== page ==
Star Citizen, particularly before the crowd funding, wouldn't have wanted to give them a lot of cash up front, and got some really nice concessions in the deal (free promos and development).
"Section 2.1.2 of the GLA states that Defendants have a license only to 'exclusively embed CryEngine in the Game.'"
The term "exclusive" means what in this case? They can only use CryEngine in this game (and not embed it in other games) or they are forced to only use CryEngine in this game to the exclusion of all other game engines. The second interpretation is not common in my opinion.
There are a lot of other provisions that may be more solid. This particular one seems suspect.
Ie: the couldn't start on CryEngine, get free demos, then actually use Unreal Engine for the rest of the game.
The second interpretation is the only that makes sense, as the sentence is qualified for just Star Citizen. It's pretty clear in legal terms, and very clear in context that the exclusivity refers the there being a single, exclusive, engine.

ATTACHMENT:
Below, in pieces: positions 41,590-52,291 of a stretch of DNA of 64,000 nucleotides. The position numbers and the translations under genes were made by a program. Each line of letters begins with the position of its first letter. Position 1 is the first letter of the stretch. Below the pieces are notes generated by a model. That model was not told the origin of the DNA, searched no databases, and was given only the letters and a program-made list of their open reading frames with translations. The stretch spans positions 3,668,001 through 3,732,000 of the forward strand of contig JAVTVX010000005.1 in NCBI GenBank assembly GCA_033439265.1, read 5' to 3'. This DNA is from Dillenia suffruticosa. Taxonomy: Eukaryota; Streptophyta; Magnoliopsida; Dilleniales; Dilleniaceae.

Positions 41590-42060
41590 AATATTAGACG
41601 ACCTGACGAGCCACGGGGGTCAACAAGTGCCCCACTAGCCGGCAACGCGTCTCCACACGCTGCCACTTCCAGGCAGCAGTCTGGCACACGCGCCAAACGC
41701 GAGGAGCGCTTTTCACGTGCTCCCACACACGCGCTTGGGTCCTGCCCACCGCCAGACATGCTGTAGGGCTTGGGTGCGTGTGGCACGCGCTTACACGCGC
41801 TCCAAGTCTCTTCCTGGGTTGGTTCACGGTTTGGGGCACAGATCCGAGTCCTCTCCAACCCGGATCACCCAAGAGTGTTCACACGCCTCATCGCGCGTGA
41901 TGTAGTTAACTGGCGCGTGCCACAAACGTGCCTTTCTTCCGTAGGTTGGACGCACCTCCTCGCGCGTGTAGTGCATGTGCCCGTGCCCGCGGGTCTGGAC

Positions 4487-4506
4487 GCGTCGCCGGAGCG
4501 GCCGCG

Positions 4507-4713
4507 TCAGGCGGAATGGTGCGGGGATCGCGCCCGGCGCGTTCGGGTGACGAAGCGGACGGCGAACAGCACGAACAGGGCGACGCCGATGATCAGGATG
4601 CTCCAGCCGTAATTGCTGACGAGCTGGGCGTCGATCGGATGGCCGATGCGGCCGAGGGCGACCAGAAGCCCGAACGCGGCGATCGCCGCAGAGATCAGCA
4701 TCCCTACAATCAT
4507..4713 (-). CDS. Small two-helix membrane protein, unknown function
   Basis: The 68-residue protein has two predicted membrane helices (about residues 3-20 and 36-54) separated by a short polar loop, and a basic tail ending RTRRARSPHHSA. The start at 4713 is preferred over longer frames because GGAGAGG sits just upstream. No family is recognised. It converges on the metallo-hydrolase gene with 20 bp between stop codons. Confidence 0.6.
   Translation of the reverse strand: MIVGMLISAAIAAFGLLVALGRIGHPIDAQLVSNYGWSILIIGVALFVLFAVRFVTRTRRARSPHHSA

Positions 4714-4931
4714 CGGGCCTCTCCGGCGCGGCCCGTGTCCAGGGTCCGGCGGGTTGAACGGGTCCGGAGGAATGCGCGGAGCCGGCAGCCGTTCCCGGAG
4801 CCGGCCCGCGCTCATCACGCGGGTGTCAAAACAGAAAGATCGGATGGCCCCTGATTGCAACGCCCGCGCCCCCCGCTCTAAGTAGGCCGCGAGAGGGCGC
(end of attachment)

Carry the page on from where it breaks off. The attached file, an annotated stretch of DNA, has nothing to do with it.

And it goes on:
I'm not a big follower of Star Citizen and frankly even with all of the evidence presented I'm not sure what the outcome should rightfully be, but it sounds to me like CIG is knee deep right now.
> 50. On May 6, 2015, Defendants began posting a series of videos online titled "Bugsmashers." The videos contain excerpts of information from CryEngine that were confidential, in breach of the GLA, and should not have been shown to the public. The series continues today.
> 51 On August 26, 2017, news reports announced a partnership between Defendants and a third party developer, Faceware Technologies. Upon information and belief, as a result of the partnership, Faceware received access to the underlying technology for CryEngine (including computer source code). Defendants did not disclose this third party developer's involvement to Crytek, let alone obtain Crytek's prior written approval. This was entirely in breach of the GLA.